Promoting positive possibilities: With a safe space and a critical approach, sex ed can help youth strive for positive experiences of embodiment, relationship, and citizenship. They can identify good and beauty in themselves and in others that defies narrow, unrealistic standards. They can build the skills they need to engage in authentic relationships—practicing assertive communication, identifying their emotions, and sharing with each other. They can actually talk about pleasure and the capacity for pleasure in one’s body, mind, and relationships. They can explore different kinds of desire, including desire for friendship, desire for love, and desire for sex. And, through pursuing their own desires, they can change the world. Empowerment means having agency in one’s personal life and fighting for what matters: imagining a sex-positive, sexually healthy world, and finding ways to work towards that world for oneself and for others.

That said, each sex ed program needs to be carefully and creatively attuned to the needs and interests of the community and the particular group of youth involved. I have learned through my own experiences working with youth of different backgrounds that there is no single curriculum or program that will work for all youth or in all schools. We must use an intersectional lens to appreciate how race, class, nationality, gender, and other aspects of young people’s lives and their positions in relation to power and privilege impact their experience of sexuality. It’s important to get to know young people: to work with them, listen to them, and respect their input and their leadership. We must also strengthen and perhaps transform our social institutions that serve youth: justice in our public education system and in our health care system is essential for the achievement of health equity, especially for promoting adolescent sexual health.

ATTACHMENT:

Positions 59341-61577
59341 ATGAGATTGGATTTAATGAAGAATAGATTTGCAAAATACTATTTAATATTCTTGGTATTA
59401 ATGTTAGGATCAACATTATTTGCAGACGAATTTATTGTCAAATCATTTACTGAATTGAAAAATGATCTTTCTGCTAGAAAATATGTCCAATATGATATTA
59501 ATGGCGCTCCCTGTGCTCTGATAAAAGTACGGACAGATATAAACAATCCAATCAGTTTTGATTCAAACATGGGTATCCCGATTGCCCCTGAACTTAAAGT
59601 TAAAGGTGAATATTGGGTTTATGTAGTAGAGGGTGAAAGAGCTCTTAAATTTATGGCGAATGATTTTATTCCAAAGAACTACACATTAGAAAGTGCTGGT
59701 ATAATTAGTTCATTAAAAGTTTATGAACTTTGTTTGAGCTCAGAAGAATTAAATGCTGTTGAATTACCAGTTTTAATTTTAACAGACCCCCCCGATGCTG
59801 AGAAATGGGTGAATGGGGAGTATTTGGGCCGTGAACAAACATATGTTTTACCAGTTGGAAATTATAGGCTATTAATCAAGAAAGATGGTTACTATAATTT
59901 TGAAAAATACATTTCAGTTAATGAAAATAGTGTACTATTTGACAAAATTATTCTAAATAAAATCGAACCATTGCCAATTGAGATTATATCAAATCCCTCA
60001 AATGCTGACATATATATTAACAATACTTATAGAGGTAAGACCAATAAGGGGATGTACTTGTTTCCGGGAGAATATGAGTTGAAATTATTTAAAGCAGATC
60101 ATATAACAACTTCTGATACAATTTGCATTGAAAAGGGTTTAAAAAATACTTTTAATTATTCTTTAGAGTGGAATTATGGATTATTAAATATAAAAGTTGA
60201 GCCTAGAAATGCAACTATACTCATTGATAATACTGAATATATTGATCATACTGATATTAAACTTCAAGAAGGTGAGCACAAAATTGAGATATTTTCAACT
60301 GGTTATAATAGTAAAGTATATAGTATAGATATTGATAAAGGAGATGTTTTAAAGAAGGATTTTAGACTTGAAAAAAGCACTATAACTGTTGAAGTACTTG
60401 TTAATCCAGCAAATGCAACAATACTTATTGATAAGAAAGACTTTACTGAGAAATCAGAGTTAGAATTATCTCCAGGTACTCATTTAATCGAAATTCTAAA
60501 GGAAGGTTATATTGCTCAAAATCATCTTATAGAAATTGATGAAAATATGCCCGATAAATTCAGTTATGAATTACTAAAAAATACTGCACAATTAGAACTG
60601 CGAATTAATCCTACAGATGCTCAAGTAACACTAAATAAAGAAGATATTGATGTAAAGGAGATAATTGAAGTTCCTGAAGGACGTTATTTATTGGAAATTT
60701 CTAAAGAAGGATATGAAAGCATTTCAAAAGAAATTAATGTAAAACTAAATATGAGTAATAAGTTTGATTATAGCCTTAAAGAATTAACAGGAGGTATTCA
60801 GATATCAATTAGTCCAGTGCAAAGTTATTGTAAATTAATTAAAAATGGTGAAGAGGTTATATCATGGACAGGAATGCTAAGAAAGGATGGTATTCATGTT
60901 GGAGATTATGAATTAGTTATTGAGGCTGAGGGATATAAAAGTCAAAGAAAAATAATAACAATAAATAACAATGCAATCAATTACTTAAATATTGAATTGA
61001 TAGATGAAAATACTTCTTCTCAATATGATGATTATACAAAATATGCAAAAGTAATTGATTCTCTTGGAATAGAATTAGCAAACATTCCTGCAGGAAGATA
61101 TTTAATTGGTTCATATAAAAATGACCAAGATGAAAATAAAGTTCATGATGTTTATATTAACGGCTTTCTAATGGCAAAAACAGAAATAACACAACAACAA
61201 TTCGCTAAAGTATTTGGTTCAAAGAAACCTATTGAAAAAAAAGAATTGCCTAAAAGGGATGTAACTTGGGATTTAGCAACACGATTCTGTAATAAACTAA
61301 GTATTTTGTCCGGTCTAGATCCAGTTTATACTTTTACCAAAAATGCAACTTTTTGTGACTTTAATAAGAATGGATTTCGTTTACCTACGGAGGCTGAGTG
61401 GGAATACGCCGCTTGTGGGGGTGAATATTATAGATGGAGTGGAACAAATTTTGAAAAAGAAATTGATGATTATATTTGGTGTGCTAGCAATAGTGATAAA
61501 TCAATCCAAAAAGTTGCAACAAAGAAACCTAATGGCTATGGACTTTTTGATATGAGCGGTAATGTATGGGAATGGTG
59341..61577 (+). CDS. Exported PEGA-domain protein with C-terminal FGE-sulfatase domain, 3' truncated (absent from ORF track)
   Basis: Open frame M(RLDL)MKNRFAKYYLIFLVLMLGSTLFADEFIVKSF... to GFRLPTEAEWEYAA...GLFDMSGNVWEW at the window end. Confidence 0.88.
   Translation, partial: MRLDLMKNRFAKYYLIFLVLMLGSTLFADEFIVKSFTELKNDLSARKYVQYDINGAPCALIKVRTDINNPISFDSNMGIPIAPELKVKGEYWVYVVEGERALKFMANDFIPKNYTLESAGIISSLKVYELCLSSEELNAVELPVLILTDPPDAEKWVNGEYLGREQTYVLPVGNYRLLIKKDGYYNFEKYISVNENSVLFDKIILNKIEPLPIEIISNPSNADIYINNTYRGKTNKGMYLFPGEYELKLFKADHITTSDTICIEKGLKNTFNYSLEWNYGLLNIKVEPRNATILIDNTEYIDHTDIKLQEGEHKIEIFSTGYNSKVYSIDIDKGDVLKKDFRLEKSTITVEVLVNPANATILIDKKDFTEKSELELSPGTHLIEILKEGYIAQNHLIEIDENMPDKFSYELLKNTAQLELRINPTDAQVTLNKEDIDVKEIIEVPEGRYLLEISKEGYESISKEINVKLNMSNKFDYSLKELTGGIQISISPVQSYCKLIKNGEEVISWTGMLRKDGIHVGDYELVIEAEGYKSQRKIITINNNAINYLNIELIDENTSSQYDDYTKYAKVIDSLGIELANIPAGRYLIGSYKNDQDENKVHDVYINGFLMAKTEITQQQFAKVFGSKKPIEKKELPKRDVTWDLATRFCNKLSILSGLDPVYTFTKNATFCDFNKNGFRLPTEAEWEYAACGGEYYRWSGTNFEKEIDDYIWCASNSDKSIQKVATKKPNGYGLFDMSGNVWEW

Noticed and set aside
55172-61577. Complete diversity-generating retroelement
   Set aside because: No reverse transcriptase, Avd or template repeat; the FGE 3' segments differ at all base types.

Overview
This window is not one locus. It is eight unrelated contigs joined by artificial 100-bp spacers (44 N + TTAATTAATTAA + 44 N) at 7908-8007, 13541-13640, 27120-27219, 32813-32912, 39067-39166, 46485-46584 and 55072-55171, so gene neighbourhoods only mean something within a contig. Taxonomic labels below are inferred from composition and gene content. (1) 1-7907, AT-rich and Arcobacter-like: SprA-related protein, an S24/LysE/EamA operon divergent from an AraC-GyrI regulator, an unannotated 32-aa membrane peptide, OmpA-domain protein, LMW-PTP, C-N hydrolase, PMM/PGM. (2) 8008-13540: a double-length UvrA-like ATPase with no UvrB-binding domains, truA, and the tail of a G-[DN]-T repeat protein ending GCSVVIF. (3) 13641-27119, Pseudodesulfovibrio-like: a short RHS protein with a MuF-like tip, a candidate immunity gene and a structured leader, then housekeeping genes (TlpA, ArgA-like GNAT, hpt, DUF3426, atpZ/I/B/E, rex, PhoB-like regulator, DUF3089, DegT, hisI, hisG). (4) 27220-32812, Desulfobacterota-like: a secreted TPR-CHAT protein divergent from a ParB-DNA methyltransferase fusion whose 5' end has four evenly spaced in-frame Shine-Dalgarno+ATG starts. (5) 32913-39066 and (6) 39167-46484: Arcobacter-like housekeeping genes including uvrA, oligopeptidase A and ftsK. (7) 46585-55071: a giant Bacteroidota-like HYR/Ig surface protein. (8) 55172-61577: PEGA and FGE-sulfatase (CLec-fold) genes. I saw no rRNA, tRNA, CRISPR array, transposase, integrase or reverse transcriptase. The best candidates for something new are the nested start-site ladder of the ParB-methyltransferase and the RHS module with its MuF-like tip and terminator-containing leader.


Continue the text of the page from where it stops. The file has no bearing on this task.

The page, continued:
4. Where can people – young people as well as those who interact with younger folks – go to get reliable information on sex education now (before your work is published)?

Here are three great Sex Ed websites for teens:


Also, Planned Parenthood has resources for teens, parents, and educators. Although national and state laws have a huge impact on rules and resources available for sex education, most of the decisions are made at the local level. Call your school principal or your district superintendent to find out what kind of sex education, if any, is available to students in your neighborhood. Ask a lot of questions about when sex ed is taught, where, to whom, by whom, for how long, and how often. Ask to see a copy of the textbook or other materials used. Ask about the core messages or the objectives of the lessons. And if you’re not fully satisfied with what you find, take action. For more resources, check out:


Extra Credit

Below is a list of resources taken from the above conversation, where those interested in some of the topics discussed here can go to find out more. Add relevant resources in comments.

  • Diamond, L. M. & Savin-Williams, R. C. (2009). Adolescent sexuality. In R. M. Lerner & L. Steinberg (Eds.), Handbook of Adolescent Psychology (3rd ed.) (pp. 479-523). New York: John Wiley and Sons.
  • Fine, F. & McClelland, S. (2006). Sexuality education and desire: Still missing after all these years. Harvard Educational Review, 76(3), 297-338.
  • Tolman, D. L. & McClelland, S. (2011). Normative sexuality development in adolescence: A decade in review. Journal of Research on Adolescence, 21(1), 242-255.
  • Get Real: Comprehensive Sex Education that Works (PPLM curriculum)
  • Our Whole Lives (UUA, UCC curriculum)


Scholarly queer feminist working to bridge the academic/online divide.